If it’s not illegal, it shouldn’t be a sin

11 02 2019

This is my flippant “hot take” of the week. I’ve been thinking some about the “culture wars” since my post on Rod Dreher’s The Benedict Option. For the longest time, I’ve thought it a rather problematic idea that once established religions supported by the state (such as Roman Catholicism) need to “go underground” once their beliefs and morality once backed by power suddenly become persecuted by the same power. Why not just go with the flow then? The Peace of Westphalia brought us the principle of “cuius regio, eius religio” (the religion of he who governs is the religion of the realm). Under that principle came an emphasis on all sorts of things that modern people find repugnant. Sin and legality aligned relatively well, at least on serious sins. Sure, there were always prostitutes who were tolerated, but their behaviors were regulated. People could lie and cheat, but it was still frowned upon as it is now. So is murder (of post-birth people at least) and theft. There was hypocrisy of course, that’s another given. Read the rest of this entry »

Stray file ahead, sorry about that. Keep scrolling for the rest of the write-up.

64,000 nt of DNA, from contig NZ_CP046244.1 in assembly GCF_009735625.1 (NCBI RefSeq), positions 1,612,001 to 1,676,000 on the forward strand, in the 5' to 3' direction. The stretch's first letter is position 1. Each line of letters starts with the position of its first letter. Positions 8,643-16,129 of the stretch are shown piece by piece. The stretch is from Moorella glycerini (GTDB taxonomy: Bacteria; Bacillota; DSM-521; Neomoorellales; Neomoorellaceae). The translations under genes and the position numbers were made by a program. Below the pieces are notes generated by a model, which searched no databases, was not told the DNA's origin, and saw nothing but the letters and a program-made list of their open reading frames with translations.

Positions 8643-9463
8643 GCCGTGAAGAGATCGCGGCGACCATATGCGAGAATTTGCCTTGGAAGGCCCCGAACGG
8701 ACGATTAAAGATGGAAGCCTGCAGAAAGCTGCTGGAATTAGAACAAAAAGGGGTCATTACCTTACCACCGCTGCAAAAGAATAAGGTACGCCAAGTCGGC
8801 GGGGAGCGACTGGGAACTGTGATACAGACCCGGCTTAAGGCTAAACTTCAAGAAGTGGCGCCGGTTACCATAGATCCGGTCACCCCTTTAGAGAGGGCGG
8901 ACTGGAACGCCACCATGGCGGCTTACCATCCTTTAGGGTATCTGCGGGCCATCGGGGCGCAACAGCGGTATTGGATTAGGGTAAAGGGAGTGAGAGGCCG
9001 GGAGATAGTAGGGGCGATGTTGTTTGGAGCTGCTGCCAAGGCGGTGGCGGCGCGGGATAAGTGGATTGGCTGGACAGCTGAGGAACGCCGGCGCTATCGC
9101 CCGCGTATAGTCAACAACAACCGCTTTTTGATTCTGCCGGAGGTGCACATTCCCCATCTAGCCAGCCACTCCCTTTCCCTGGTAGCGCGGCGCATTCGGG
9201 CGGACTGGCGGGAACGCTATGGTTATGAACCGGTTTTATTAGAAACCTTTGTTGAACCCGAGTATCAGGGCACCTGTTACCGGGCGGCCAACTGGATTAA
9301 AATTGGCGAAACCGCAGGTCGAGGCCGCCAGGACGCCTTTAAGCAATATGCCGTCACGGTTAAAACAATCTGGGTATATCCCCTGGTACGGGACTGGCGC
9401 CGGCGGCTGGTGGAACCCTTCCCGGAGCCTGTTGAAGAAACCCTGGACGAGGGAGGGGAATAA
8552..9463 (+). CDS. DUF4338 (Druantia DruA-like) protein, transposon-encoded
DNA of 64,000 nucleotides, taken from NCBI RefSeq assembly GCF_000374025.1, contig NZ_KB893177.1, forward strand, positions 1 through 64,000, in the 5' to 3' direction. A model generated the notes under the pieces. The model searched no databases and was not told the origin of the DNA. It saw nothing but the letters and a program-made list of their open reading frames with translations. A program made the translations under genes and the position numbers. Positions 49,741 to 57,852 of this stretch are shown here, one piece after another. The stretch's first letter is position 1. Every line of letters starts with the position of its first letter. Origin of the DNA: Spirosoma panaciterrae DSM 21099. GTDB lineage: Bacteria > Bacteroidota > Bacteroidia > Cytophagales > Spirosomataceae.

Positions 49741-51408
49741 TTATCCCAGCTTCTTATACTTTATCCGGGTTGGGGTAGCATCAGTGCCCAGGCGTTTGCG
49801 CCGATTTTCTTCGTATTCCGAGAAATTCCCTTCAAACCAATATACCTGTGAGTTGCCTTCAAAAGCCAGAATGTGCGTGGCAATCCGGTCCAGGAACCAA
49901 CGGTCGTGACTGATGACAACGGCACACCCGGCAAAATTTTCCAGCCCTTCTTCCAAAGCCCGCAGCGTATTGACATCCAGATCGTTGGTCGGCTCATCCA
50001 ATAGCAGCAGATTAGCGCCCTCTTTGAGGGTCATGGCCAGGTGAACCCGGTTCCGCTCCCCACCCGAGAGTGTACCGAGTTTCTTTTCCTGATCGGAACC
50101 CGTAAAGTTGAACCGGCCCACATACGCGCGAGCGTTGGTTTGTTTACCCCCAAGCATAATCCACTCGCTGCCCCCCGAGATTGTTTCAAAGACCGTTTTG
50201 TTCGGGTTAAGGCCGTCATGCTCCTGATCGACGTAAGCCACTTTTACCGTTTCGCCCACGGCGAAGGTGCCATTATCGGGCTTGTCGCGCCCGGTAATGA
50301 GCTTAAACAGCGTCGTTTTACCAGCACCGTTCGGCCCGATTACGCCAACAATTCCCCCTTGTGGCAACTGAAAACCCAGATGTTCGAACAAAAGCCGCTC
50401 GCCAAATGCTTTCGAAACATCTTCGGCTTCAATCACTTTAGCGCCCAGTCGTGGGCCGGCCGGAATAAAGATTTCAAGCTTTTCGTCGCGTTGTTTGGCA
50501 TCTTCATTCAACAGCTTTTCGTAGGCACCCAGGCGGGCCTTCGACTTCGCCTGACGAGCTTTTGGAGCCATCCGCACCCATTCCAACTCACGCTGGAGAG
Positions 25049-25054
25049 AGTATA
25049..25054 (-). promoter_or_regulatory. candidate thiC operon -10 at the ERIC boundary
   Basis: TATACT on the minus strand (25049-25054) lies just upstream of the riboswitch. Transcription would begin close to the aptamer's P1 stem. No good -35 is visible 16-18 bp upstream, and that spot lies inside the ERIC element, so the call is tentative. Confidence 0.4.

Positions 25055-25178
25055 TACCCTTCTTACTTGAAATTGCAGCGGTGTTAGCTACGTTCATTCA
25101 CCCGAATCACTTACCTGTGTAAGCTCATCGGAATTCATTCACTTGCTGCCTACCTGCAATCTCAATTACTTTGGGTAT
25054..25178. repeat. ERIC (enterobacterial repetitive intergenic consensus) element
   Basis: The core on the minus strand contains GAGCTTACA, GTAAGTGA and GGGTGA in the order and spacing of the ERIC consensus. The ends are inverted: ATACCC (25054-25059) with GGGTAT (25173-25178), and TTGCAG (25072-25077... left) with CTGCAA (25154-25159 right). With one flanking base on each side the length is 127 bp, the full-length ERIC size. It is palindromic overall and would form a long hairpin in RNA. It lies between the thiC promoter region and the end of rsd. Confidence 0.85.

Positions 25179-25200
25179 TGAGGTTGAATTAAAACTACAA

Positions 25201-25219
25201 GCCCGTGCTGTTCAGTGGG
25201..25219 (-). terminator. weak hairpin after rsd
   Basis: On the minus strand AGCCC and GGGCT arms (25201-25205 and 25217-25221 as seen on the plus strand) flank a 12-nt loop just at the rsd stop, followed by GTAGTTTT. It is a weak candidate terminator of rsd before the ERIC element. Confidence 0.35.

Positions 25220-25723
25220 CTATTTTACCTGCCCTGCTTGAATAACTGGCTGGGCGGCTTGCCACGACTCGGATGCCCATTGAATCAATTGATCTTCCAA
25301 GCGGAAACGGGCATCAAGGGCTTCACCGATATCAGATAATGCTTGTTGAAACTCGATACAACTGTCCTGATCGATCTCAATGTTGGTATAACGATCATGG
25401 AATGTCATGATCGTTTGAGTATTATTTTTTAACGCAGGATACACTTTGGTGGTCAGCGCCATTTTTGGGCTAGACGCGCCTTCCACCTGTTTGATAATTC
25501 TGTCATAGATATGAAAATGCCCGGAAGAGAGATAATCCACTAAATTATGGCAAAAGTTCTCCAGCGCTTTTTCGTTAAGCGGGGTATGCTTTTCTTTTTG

On Happiness

7 04 2008

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People want some profound happiness, one that is not shallow, one that lasts more than this moment. They want to be happy not as others are happy.

There is no such happiness. There is only this happiness, right now.

It’s all one happiness.